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Defeating BazarLoader Anti-Analysis Techniques

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Category: Malware

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A conceptual image representing malware, such as BazarLoader, often known for anti-analysis techniques

This post is also available in: 日本語 (Japanese)

Executive Summary

Malware authors embed multiple anti-analysis techniques in their code to retard the analysis processes of human analysts and sandboxes. However, there are ways defenders can defeat these techniques in turn. This blog post describes two methods for faster analysis of malware that employs two distinctive anti-analysis techniques. The first technique is API function hashing, a known trick to obfuscate which functions are called. The second is opaque predicate, a technique used for control flow obfuscation.

The scripts that we are going to show here can be applied to BazarLoader, as well as other malware families that utilize similar anti-analysis techniques. As an illustration, we will show the IDAPython scripts we created during a recent analysis of BazarLoader with the reverse engineering tool IDA Pro to defeat these anti-analysis techniques. BazarLoader is a Windows backdoor that is used by various ransomware groups.

Palo Alto Networks customers are protected from malware families using similar anti-analysis techniques with Cortex XDR or the Next-Generation Firewall with the WildFire and Threat Prevention security subscriptions.

Primary Malware Discussed BazarLoader
Related Unit 42 Topics Malware, anti-analysis techniques

Table of Contents

Reusing Malware Code to Defeat Obfuscated API Calls
Automating Opaque Predicate Removal
Malware Analysts vs Malware Authors
Indicators of Compromise
Additional Resources

Reusing Malware Code to Defeat Obfuscated API Calls

Malware compiled as native files has to call Windows API functions to carry out malicious behaviors. The information on which functions are used is usually stored in the Import Address Table (IAT) in the file. Therefore, this table is often a good place to start the analysis process to get an idea of what the malware is trying to do.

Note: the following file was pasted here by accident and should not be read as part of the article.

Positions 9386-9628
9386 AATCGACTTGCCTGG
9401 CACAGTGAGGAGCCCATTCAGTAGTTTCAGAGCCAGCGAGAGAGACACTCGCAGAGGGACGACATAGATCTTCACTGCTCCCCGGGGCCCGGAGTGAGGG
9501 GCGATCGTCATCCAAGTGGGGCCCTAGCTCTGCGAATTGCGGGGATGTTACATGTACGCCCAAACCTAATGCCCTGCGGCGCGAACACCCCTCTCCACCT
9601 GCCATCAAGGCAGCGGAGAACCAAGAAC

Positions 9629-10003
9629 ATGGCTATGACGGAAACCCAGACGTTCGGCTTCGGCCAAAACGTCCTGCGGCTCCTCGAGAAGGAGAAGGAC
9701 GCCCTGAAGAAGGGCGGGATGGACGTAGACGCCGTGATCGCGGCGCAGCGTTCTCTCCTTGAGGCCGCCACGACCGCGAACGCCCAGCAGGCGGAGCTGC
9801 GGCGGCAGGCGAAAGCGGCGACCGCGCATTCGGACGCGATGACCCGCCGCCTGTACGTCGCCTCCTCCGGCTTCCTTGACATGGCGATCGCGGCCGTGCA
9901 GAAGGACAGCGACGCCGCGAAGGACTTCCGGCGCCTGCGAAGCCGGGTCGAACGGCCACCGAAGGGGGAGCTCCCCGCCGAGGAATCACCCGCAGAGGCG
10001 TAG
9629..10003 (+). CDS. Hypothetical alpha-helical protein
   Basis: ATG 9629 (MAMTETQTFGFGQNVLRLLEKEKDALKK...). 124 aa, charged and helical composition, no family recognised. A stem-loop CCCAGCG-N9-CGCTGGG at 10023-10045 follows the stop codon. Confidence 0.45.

To demonstrate, we focused on a BazarLoader sample we recently detected. After peeling away the packer layer of our BazarLoader sample, we saw that it doesn’t have an IAT (see Figure 1). Also, there is no IAT constructed during execution, a technique sometimes seen in other malware. BazarLoader obfuscates its function calls to make analysis more difficult and to evade detection techniques that rely on reading the IAT.

BazarLoader obfuscates its function calls to make analysis more difficult and to evade detection techniques that rely on reading the IAT.
Figure 1. Missing IAT in BazarLoader as seen with CFF Explorer.

In fact, BazarLoader resolves every API function to be called individually at run time. After we figured out that the functions are resolved during execution, the following function caught our attention as it was referenced more than 300 times:

BazarLoader resolves every API function to be called individually at run time, as shown here.
Figure 2. Function for resolving the obfuscated Windows API functions (marked in yellow).

While most pieces of malware rely on publicly known hashing algorithms to resolve the functions’ addresses, the one used by BazarLoader is unique. The API function resolution procedure (sub_18000B9B0, labelled as FN_API_Decoder) requires three parameters and returns the address of the requested function.

Now, we could reverse engineer the algorithm used in FN_API_Decoder and reimplement it in Python to get all functions resolved. However, this would take a lot of time and we would have to repeat the whole process for every piece of malware that uses a different hashing algorithm.

Instead, the approach we used is independent from the hashing algorithm as it makes use of the hashing function itself. For this, we used the Appcall feature with IDAPython in IDA Pro to call FN_API_Decoder and pass it the required parameters. The result from Appcall would be the resolved address of the Windows API function. The Appcall feature used while debugging the malware allows us to execute any function from the sample as if it were a built-in function.

Using the following code, we can run FN_API_Decoder to resolve Windows API function addresses while debugging the malware process.

Using the code shown here, we can run FN_API_Decoder to resolve Windows API function addresses while debugging the malware process.
Figure 3. Using Appcall with IDAPython.

Next, we gathered all the required parameters by looking up all the cross references to FN_API_Decoder. The following code will search and extract the required parameters for resolving the API function calls.

The code shown here will search and extract the required parameters for resolving the API function calls.
Figure 4. IDAPython code to search and extract the three parameters.

Finally, by using the returned value from Appcall we are able to rename all the dynamic calls to the APIs to their corresponding names and apply comments:

By using the returned value from Appcall we are able to rename all the dynamic calls to the APIs to their corresponding names and apply comments.
Figure 5. IDAPython code to locate dynamic calls.

Putting the above steps together, we deobfuscated the API function calls: